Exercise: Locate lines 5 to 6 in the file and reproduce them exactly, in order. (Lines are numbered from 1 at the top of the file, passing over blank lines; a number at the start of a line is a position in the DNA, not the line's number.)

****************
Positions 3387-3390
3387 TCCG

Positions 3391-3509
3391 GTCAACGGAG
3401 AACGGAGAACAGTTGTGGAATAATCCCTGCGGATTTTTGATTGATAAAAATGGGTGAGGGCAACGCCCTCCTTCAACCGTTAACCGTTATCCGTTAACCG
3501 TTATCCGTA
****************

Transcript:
3401 AACGGAGAACAGTTGTGGAATAATCCCTGCGGATTTTTGATTGATAAAAATGGGTGAGGGCAACGCCCTCCTTCAACCGTTAACCGTTATCCGTTAACCG
3501 TTATCCGTA